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Te Ātiawa o Te Waka-a-Māui Deed of Settlement signed today

21 December 2012

Historic $20 million Te Ātiawa o Te Waka-a-Māui Deed of Settlement to be signed today (Friday 21 December) at Waikawa Marae, Picton

A new era begins for Te Ātiawa o Te Waka-a-Māui today with the signing of their historic Te Tiriti o Waitangi Deed of Settlement at a ceremony at Waikawa Marae, Picton, at 3pm.

The $20 million settlement with the Crown includes a package of returned land, commercial property – such as local schools and other government-owned properties – important cultural redress and a $11.3million cash component.

The Deed of Settlement will be signed on behalf of the Crown by the Minister for Treaty of Waitangi Negotiations, Hon Christopher Finlayson, and on behalf of Te Ātiawa o Te Waka-a-Māui by its Trustees: Glenice Paine (Chair), Ronald Riwaka (Deputy Chair), Cindy Batt, Vennessa Ede, John Katene, Jon McGregor, William Reeves, Te Hawe Ruru, Ngawaina Shorrock and Neville Watson Tahuaroa.

History of Te Ātiawa o Te Waka-a-Māui claim

Te Ātiawa o Te Waka-a-Māui are the people of Te tiawa descent who whakapapa to Te Tau Ihu o Te Waka-a-Māui (the top of the South Island).

They originated from the Taranaki region, but by the 1830s were firmly based throughout the top of the South Island. By 1840 – when Te Ātiawa o Te Waka-a-Māui signed Te Tiriti o Waitangi at Tōtaranui (Queen Charlotte Sound) - they were a dynamic and robust society with their own lands and cultural customs that regulated their life both on land and at sea.

The arrival of the New Zealand Company adversely affected Te Ātiawa o Te Waka-a-Māui. Further, the Crown – under the leadership of Governor Grey – acquired much of the tribe’s land, with rangatira coerced into accepting minimal payment.

Within three decades of Te Ātiawa rangatira signing Te Tiriti, extensive Crown purchases in Te Tau Ihu had left Te Ātiawa o Te Waka-a-Māui virtually landless.

Further encroachment of remaining Te Ātiawa land happening at the end of the 19th Century and throughout the 20th Century when land – particularly near Waikawa reserve - was taken by the Crown for public works.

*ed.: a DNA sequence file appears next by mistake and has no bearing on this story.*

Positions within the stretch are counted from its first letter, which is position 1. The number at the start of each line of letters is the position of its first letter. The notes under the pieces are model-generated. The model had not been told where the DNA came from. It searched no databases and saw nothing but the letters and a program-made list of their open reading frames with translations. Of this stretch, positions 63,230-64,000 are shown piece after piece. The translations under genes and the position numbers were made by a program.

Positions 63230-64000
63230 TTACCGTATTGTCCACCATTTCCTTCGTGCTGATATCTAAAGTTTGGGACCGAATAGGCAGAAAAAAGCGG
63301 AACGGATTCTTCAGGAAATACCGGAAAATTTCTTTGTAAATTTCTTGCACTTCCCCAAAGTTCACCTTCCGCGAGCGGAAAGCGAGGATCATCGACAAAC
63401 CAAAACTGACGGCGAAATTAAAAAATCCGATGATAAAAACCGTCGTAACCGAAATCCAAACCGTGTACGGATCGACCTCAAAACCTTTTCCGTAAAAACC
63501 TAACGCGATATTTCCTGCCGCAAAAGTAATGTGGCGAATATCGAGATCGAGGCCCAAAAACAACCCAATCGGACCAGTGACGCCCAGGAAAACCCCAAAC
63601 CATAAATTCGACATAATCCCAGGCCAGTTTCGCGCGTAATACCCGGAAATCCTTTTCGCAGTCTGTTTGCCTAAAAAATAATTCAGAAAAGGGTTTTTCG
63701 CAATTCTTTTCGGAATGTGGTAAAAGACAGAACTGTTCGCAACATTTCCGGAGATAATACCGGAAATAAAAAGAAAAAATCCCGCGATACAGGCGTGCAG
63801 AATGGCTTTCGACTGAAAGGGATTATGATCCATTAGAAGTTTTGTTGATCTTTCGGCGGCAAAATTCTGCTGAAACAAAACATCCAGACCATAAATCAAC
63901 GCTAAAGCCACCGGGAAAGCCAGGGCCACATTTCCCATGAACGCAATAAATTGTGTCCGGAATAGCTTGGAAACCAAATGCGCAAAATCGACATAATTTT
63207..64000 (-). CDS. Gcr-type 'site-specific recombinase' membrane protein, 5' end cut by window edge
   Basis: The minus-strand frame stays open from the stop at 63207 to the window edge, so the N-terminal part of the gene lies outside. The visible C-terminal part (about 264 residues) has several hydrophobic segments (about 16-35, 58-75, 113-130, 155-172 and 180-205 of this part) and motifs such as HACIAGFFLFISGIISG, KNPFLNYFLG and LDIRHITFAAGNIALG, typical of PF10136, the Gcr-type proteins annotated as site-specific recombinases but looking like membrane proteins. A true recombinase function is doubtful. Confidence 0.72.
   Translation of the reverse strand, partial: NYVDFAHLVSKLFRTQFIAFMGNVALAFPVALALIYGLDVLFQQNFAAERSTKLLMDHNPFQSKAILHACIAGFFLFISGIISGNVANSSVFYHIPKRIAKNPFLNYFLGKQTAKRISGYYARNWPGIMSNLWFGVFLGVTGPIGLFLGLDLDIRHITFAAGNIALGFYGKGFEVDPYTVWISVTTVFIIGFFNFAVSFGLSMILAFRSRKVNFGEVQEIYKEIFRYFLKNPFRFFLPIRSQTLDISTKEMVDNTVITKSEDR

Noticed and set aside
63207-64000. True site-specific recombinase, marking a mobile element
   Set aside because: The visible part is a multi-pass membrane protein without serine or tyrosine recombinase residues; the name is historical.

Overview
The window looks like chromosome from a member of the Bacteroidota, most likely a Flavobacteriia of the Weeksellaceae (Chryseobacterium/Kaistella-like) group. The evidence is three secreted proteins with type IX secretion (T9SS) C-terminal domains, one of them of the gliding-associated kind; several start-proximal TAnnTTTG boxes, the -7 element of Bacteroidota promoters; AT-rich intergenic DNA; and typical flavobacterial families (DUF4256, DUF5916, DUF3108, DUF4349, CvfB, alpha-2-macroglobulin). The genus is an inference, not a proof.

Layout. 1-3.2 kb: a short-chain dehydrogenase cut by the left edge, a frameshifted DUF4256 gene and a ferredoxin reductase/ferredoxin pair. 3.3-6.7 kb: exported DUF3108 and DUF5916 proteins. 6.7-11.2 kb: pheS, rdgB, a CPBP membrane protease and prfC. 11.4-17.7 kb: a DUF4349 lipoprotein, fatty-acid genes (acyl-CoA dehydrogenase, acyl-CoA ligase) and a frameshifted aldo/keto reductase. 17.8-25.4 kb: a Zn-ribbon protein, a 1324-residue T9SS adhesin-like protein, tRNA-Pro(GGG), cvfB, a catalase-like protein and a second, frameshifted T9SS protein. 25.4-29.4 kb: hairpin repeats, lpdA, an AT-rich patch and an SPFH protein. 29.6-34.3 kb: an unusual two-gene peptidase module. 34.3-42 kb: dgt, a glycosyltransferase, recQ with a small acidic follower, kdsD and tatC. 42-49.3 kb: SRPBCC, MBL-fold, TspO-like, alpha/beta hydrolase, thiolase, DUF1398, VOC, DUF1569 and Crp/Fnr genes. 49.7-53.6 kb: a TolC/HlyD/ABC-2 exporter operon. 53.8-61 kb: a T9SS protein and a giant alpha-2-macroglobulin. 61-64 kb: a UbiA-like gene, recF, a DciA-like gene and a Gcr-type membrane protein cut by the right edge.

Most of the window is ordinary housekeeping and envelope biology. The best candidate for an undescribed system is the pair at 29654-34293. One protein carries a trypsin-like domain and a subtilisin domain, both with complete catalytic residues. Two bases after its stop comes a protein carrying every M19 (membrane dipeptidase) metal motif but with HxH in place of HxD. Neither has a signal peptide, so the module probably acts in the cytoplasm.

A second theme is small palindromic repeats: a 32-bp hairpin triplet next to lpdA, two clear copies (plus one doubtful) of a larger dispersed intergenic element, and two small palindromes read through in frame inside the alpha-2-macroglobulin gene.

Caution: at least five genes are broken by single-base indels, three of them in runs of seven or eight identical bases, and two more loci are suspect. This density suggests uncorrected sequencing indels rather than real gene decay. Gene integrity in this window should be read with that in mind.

The loss of land had a detrimental effect on the spiritual, economic and cultural wellbeing of Te Ātiawa as an Iwi.

Te Ātiawa o Te Waka-a-Māui first lodged their claim with the Waitangi Tribunal in 1996. Since then almost two generations of Te Ātiawa whānui have worked to right the breaches of the obligations the Crown took towards all Māori through Te Tiriti o Waitangi.

In its apology to Te Ātiawa o Te Waka-a-Māui, the Crown says: “Through this apology the Crown seeks to atone for these wrongs and hopes that this settlement will mark the beginning of a new relationship with Te Ātiawa based on the Treaty of Waitangi and its principles.”


Settlement package

The settlement package will be made up of returned land, commercial property; such as local schools and other government-owned properties along with important cultural redress components.

The Deed of Settlement package includes the following:

Te Ātiawa has secured:

- 100% ownership of the Queen Charlotte Forest in Tory Channel, excluding 16 ha
-
- 100% of the Rai Valley Forest from Havelock to Whangamoa
-
- 100% of the Golden Downs West 14
-
- 50% of the Upper Motueka West 11 Forest
-
- 50% of the Golden Downs 12
-
- 33.3% of the Motueka 16 and 17 Forests.
-
-
This land has a total value of approximately $6million.

Properties on Settlement:

- Army Drill Hall – Nelson
-
- Picton Police Station
-
- Motueka Department of Conservation building
-
- Golden Bay High School shared 50% with Ngāti Tama.
-
-
Cultural redress:

- Kaitiaki (guardianship) of Queen Charlotte Sound conservation
-
The Crown will acknowledge the role of Te Ātiawa as kaitiaki (guardian) over the coastal marine area in the Queen Charlotte Sound, including Pickersgill Island, Blumine Island, Allports Island, Mabel Island and Amerikiwhati Island.

Te Ātiawa will prepare a kaitiaki plan setting out its values in relation to the coastal marine area in the Queen Charlotte Sound, for the Marlborough District Council to treat as a Resource Management Act 1991 planning document.

- Kahu Kiwi overlay classification (cultural protection)
-
The Crown will acknowledge Te Ātiawa values in relation to each of the following sites:

• East Head, Arapaoa Island

• Waikoropupū Springs Scenic Reserve (shared with Ngāti Tama and Ngāti Rārua)

• Farewell Spit Nature Reserve (shared with Ngāti Tama and Ngāti Rārua)

• The Brothers Islands (shared with Ngāti Toa)

• Heaphy Track (the northern portion) (shared with Ngāti Tama, Ngāti Rārua and Ngāti Apa).


- Special Redress Waikawa Bay
-
The Crown is to offer advice and expertise to Te Ātiawa to undertake a scoping study on options to improve the quality of the marine environment in Waikawa Bay, to specified standards such as those suitable for bathing and shellfish gathering.

- New and Altered names
-
The settlement legislation will alter the geographic names, including the following:


Existing geographic names Altered geographic name

Queen Charlotte Sound (Tōtaranui) Queen Charlotte Sound / Tōtaranui

Separation Point Separation Point / Te Matau

Mount Campbell Mount Pukeone / Mount Campbell

Pickersgill Island Matapara / Pickersgill Island

Mount Robertson Mount Tokomaru / Mount Robertson

Tory Channel Tory Channel / Kura Te Au

Arapawa Island Arapaoa Island

Riwaka River Riuwaka River

ends

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